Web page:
state, and whether any cash is transferred from DAA to Shannon Airport at the 	
time of separation.	
	
	
Liquidity 	
The short term rating on DAA is 'A-2'. We assess DAA's liquidity as "strong" 	
under our criteria, underpinned by significant cash balances and modest debt 	
repayments in the medium term. We estimate that liquidity sources will cover 	
uses by more than 4x for the 12 months from March 31, 2012, and we forecast 	
that this ratio will remain more than 1x for the following 12 months. 	
	
We calculate total sources of liquidity of approximately EUR700 million over the	
next 12 months, comprising:	
     -- Surplus cash and cash equivalents of about EUR435 million;	
     -- Forecast FFO of about EUR115 million; and	
     -- Availability of EUR150 million under a revolving credit facility 	
expiring in December 2016. DAA also benefits from an undrawn EUR150 million 	
facility maturing in July 2012. Given the short-term nature of the latter 	
commitment, we exclude it from our liquidity calculations.	
	
We assess liquidity uses over the period of about EUR160 million, comprising:	
     -- Maturing debt of about EUR20 million; and	
     -- Forecast investments and working capital needs of about EUR140 million.	
	
We do not forecast any dividend payments in 2012.	
	
We understand that DAA's financing arrangements, including its undrawn bank 	
lines, are free of financial covenants and rating triggers. However, we note 	
that the company's European Investment Bank facilities--which account for 	
one-half of outstanding debt--could be renegotiated if DAA were privatized.	
	
Outlook 	
The negative outlook reflects our view that DAA's financial risk profile could 	
deteriorate if passenger traffic at its airports is not sustained in the near 	
term. We believe that the company's financial risk profile would also come 	
under pressure if economic and political conditions in Ireland deteriorated, 	
since DAA is 100% owned by the Republic of Ireland and the vast majority of 	
its earnings is regulated and originates domestically. 	
	
In addition, the planned separation of Shannon Airport from DAA could further 	
weaken DAA's credit metrics, notably if it includes the provision of cash to 	
Shannon Airport by DAA and takes place in the near term when DAA's credit 	
metrics are at the lower end of what we consider to be commensurate with the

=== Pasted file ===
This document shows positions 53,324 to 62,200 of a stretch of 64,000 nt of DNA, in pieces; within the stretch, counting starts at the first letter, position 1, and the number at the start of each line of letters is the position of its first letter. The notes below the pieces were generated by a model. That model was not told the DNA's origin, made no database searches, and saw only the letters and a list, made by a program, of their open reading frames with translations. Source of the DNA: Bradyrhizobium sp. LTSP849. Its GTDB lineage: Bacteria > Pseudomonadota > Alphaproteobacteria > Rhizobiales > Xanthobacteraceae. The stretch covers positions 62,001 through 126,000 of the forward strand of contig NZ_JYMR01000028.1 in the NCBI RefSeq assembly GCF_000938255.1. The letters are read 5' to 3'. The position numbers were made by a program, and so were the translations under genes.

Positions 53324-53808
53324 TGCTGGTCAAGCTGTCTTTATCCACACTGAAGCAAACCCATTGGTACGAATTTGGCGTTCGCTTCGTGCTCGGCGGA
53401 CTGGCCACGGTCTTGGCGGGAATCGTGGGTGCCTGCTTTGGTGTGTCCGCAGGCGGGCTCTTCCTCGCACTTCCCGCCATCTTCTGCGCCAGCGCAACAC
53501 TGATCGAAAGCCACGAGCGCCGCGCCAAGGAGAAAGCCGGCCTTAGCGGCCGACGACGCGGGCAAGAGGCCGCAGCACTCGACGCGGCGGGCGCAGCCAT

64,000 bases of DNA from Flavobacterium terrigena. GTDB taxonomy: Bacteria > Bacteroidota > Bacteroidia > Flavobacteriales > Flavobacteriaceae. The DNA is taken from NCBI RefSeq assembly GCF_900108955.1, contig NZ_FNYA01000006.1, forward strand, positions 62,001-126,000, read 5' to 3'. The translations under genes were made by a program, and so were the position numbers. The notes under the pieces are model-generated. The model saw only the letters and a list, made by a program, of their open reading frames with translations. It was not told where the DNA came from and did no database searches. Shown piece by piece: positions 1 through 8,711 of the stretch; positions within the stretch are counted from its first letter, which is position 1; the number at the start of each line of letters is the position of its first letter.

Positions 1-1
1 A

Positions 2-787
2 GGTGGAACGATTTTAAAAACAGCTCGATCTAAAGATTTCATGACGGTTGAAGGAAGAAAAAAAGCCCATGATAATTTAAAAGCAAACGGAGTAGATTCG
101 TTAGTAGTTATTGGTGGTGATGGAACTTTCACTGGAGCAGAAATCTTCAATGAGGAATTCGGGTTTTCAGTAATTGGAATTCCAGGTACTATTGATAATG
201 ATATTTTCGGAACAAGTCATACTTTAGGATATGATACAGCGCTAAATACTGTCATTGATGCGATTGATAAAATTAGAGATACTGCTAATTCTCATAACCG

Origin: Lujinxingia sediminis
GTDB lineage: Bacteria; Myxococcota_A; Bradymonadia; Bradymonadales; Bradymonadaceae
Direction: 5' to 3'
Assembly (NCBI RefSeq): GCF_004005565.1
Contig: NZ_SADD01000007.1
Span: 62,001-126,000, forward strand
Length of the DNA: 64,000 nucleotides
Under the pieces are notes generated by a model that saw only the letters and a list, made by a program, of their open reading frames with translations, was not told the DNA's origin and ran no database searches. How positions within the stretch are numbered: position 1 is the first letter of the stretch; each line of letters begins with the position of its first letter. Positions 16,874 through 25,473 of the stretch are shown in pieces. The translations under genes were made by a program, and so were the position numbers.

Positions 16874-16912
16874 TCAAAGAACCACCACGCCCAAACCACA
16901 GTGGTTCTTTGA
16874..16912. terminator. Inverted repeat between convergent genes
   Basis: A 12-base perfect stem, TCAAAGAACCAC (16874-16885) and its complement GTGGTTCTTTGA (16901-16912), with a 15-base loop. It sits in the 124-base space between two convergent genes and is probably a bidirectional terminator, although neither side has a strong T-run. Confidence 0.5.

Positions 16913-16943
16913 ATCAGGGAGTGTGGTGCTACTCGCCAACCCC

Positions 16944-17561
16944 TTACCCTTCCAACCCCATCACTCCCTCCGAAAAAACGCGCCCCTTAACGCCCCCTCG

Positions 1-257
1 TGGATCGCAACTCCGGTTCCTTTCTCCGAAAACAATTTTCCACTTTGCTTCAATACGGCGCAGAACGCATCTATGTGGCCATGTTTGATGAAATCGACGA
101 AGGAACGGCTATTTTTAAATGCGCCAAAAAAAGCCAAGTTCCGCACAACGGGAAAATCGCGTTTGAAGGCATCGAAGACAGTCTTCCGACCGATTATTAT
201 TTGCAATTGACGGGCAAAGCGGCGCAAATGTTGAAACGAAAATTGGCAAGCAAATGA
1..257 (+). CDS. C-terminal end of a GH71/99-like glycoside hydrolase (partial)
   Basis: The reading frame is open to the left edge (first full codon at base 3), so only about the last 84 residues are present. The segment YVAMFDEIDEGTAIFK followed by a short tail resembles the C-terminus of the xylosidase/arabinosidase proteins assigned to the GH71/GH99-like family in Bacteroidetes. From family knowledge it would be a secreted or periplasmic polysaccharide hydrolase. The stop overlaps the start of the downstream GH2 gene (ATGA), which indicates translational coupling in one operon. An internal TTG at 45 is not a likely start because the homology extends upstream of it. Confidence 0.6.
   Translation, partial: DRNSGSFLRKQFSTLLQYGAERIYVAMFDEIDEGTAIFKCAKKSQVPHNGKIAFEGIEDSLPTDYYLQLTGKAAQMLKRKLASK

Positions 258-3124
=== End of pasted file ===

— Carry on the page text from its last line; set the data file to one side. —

current rating.	
	
We could consider taking a negative rating action if adjusted FFO to debt fell 	
to less than about 15%, for instance due to a weaker economic environment than 	
we currently forecast, or due to changes in DAA's structure. We could also 	
lower the rating if the owner or management of DAA changed the company's 	
financial policy to entail a material reduction in the surplus cash balances 	
that currently support DAA's "significant" financial risk profile and "strong" 	
liquidity. Furthermore, downward rating pressure could arise if DAA's 	
profitability weakened to a level no longer commensurate with our assessment 	
of a "strong" business risk profile.	
	
Conversely, we could revise the outlook to stable if Ireland's macroeconomic 	
and political environment stabilizes, if passenger traffic at Dublin Airport 	
begins to increase, and if the company's profitability continues to improve.	
	
Related Criteria And Research	
All articles listed below are available on RatingsDirect on the Global Credit 	
Portal, unless otherwise stated.	
     -- Methodology: Short-Term/Long-Term Ratings Linkage Criteria for 	
Corporate and Sovereign Issuers, May 15, 2012	
     -- Methodology And Assumptions: Liquidity Descriptors For Global 	
Corporate Issuers, Sept. 28, 2011	
     -- General Criteria: Nonsovereign Ratings That Exceed EMU Sovereign 	
Ratings: Methodology And Assumptions, June 14, 2011	
     -- Principles Of Credit Ratings, Feb. 16, 2011	
     -- Stand-Alone Credit Profiles: One Component Of A Rating, Oct. 1, 2010	
     -- Criteria Methodology: Business Risk/Financial Risk Matrix Expanded, 	
May 27, 2009	
     -- 2008 Corporate Criteria: Analytical Methodology, April 15, 2008 	
     -- 2008 Corporate Criteria: Ratios And Adjustments, April 15, 2008	
     -- Ratings On Ireland Affirmed At 'BBB+/A-2' On Crisis Response; Outlook 	
Remains Negative, April 26, 2012	
     -- No Fast Lane Out Of Europe's Recession, April 4, 2012	
	
Ratings List	
	
Ratings Affirmed; Upgraded	
                                        To                 From	
Dublin Airport Authority PLC	
 Corporate Credit Rating                BBB/Negative/A-2   BBB/Negative/A-3	
	
DAA Finance PLC	
 Senior Unsecured Debt*                 BBB                BBB	
	
*Guaranteed by Dublin Airport Authority PLC	
	
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the Global Credit Portal at www.globalcreditportal.com. All ratings affected 	
by this rating action can be found on Standard & Poor's public Web site at